Monday, August 04, 2003

Robert Speirs has a site called Conundrum - the Cosmic Pilgrim which is worth looking at. (I mention this mainly because he took the time to comment on this site.)

Conundrum calls attention to a good bit of commentary in The Christian Science Monitor about the hoped-for revitalization of the marshlands at the confluence of the Tigris and Euphrates rivers, home of the Marsh Arabs for millienia. Wilfred Thesiger's The Marsh Arabs, an account of eight years living among the tribes of the marshlands, is said to be a travel classic. I haven't read it, but it's on my list, and it just got bumped up several notches.

Whether the marshlands will heal themselves following Saddam Hussein's systematic destruction during the 1990s is one question; most likely, given enough time, the answer is yes. Whether the indigeneous tribes will return is something else altogether.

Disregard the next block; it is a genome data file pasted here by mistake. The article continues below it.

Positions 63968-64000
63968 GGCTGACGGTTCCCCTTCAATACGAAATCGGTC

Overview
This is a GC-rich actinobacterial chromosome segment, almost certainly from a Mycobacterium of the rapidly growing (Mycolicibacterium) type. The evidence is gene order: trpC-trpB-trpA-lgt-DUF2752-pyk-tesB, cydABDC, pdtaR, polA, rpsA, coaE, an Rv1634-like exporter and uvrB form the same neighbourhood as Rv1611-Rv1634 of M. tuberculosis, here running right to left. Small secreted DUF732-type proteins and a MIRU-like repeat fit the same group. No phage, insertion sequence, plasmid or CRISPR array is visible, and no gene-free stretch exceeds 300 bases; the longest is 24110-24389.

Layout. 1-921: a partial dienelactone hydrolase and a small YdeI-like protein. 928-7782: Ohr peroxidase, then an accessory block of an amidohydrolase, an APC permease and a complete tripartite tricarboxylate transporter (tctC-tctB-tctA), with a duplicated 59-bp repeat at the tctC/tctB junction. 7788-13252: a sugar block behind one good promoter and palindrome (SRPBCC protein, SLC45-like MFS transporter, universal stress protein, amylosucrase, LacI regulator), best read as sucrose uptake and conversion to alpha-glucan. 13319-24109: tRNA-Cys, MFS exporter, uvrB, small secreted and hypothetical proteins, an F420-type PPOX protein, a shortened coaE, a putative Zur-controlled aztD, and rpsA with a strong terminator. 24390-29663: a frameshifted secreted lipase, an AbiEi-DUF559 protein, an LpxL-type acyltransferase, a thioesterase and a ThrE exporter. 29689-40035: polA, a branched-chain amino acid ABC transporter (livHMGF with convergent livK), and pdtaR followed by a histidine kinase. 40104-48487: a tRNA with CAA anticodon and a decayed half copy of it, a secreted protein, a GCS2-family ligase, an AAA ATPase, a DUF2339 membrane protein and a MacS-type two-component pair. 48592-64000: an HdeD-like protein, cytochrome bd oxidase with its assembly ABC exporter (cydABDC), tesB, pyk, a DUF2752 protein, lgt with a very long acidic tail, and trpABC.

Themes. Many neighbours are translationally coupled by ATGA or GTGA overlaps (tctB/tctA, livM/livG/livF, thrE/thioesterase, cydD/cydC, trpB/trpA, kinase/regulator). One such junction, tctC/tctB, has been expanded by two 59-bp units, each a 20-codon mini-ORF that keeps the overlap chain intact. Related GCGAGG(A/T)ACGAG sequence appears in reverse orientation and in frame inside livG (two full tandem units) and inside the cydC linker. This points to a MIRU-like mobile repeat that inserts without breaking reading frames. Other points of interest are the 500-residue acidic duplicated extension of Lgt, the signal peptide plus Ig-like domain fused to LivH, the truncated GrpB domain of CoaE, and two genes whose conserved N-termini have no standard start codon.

By the way, Conundrum comments on the fact that the Iraqi marshlands are commonly thought of as the location of the Garden of Eden:

No word on whether Cain's descendants will claim the "right of return" to their former "homeland" from which they were expelled by the Great Imperialist God of Zion. But wait a minute. That would be everyone. From one guy. And wait another minute. How did that happen, anyway?
Actually, it's a pretty common misconception that since Cain killed his brother Abel, he must therefore be the father of the rest of us. But even if you believe the Bible -- especially if you believe the Bible -- it's not true. Following that little incident out in the field (some prefer to call it a "misunderstanding"), Adam and Eve went on to have another kid named Seth. Seth was the father of Enosh, who was the father of Kenan, who was the father of Mahalalel (try saying that out loud), who was the father of Jared, who was the father of Methuselah, who was the father of Lamech, who was the father of Noah. Noah built an ark and God come along and wiped out everyone else on earth, which presumably included Cain's descendants, who were a bunch of troublesome punks to begin with.


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